Protection from E-Mail Scams
E-mail scams are no longer Nigerian princes seeking help to recover their inheritance. Rather, e-mail scams have gotten far more sophisticated and pose a serious threat to targeted businesses. Using public information and social media, targeted businesses are thoroughly researched before making contact. Scammers research the names, nicknames, e-mail addresses and personal schedules of business officers. Information is acquired from supplier’s list of customers, business directories, and news articles which identify key officers, particularly those who can authorize wire-transfers. Scammers use this information to impersonate internal business officers or suppliers through e-mails.
The e-mails usually contain a fake contract and long e-mail chains explaining the need for an immediate wire-transfer. If an e-mail is responded to, scammers are ready to respond to any questions that might be made to further explain the need for an immediate transfer. The e-mails are sent through a deceptive domain name specifically created to closely resemble the domain name of the target. The deceptive domain usually adds or transposes digits or letters making the difference in name unnoticeable at a glance.
Sophisticated scammers will initiate these e-mails when the CFO is on vacation or traveling, making it difficult for employees to contact them with any questions regarding a wire transfer request. Additionally, scammers will try to initiate wire transfers over the phone, gathering information on targets by talking to different employees within a company. Most targets have had repeated contact by a scammer prior to any wire-transfer requests.You’ve Been Scammed, What Do You Do Now?
When a fraudulent transfer is discovered the victim must act quickly. Swift detection and response is vital for recovery of funds. Immediately contact the bank the wire transfer was sent, as well as the victims bank to put them on notice of the fraud. Simultaneously, notify police in the jurisdiction where the funds were transferred, the police can freeze the bank account before any legal action can be taken. As soon as possible, commence legal action in a court that has jurisdiction over the entity to which the money was transferred. Seek a freezing order and disclosure order for the account at issue, and start a civil claim against the entity claiming the money the victim has been cheated out of plus interest and legal costs. Usually the scammer will not answer the legal action resulting in a default judgment for the victim.Who Is Liable for Unrecovered Funds?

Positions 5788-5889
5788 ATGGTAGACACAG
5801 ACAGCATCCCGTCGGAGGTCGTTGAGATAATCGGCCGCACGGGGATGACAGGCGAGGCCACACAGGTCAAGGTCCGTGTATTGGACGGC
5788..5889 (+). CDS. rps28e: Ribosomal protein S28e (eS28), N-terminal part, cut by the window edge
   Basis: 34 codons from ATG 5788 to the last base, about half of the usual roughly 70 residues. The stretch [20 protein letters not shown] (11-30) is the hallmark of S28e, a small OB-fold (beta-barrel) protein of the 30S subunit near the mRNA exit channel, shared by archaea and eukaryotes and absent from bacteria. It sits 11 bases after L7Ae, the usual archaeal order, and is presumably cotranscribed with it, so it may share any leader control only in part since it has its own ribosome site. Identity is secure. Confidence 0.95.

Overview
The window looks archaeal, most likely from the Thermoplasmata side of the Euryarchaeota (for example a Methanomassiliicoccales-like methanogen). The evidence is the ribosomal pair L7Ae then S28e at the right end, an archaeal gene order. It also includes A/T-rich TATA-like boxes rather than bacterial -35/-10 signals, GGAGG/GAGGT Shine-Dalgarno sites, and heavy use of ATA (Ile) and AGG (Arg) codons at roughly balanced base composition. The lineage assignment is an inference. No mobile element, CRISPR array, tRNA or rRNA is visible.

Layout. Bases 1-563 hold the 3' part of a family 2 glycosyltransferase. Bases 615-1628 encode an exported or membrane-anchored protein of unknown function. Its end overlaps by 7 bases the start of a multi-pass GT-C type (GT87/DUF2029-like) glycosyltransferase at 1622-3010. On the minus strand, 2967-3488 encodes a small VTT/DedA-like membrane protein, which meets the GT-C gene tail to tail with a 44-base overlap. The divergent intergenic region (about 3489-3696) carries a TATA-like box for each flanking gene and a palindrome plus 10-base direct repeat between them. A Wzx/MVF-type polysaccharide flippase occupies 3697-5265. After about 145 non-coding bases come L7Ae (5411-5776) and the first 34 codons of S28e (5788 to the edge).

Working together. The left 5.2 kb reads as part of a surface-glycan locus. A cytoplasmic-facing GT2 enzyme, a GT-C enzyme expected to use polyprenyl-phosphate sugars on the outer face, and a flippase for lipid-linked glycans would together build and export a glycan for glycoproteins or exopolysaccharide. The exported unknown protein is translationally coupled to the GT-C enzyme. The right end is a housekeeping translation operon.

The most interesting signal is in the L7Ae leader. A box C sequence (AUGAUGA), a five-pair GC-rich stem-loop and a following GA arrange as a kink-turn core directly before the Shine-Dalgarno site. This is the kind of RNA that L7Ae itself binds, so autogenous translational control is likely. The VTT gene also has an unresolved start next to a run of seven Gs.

Banks can be held liable for any unrecovered funds if they did not exercise due care regarding fraudulent transfers. If a bank fails to implement reasonable security measures, follow defined security protocols, or recognize and respond to unusual activity, due care has not been exercised.i Banks may not be liable if a business does not implement security controls recommended by banks, such as daily limits on the volume of wire transfers or requiring second authorize users to approve pending payment orders.
Insurance may possibly cover wire-transfer fraud, depending on the policy language. In many cases, insurance may not cover any losses that were transferred by employees authorized to make transfers. A small body of case law has found that in these cases, the use of computers in the fraud was “merely incidental.” iiHow Can You Prevent Wire-Transfer Scams?
The first line of defense against these scams are the employees. Properly educating employees of scamming techniques and how to spot them is key to prevention. Call the actual supplier or business officer if any requests for transfers are questionable. Configure e-mails to reveal the full address of senders and recipients in the e-mail threads to help identify deceptive domain names. Employees should use work e-mail addresses only for business, not as a login for social media accounts or to communicate socially. Similarly, personal e-mails should not be used for business communication. Be skeptical of hyperlinks and attachments in e-mails before opening them. Check the URL of the link is the actual website it claims to be. Scammers will also try to become an employee’s friend on social media to gain important personal information.
If an employee receives an e-mail requesting outside of their department, such as a wire transfer, it is best not to reply to the sender. Although scam e-mails may be detected by lacking company e-mail headers and uncommon e-mail signatures (Gregory vs. Greg), more intricate scammers will draft them identically due to previous communication with the target business and their research. It may be worth considering paying an outside firm to determine a company’s vulnerabilities. As scamming techniques become more sophisticated, it is important to stay vigilant and create a plan of action to deal with potential fraud situations.
For more information or assistance, contact the experienced Chicago Business Lawyers at Bellas & Wachowski.
Authored by George S. Bellas, Attorney at Law
i Experi-Metal Inc. v. Comerica Bank (E.D. Mich., 2011); PATCO Constr. Co. v. People’s United Bank (1st Cir. 2012)
ii Apache Corp. v. Great An. Ins. Co. (5th Cir, Oct. 18, 2016)(unpublished); Aqua Star (USA) Corp. v. Travelers Cas. And Surety Co. (W.D. Wash. Aug. 1, 2016); Pestmaster Servs., Inc. v. Travelers Cas. And Sur. Co. (9th Cir. Jul. 29, 2016)(unpublished)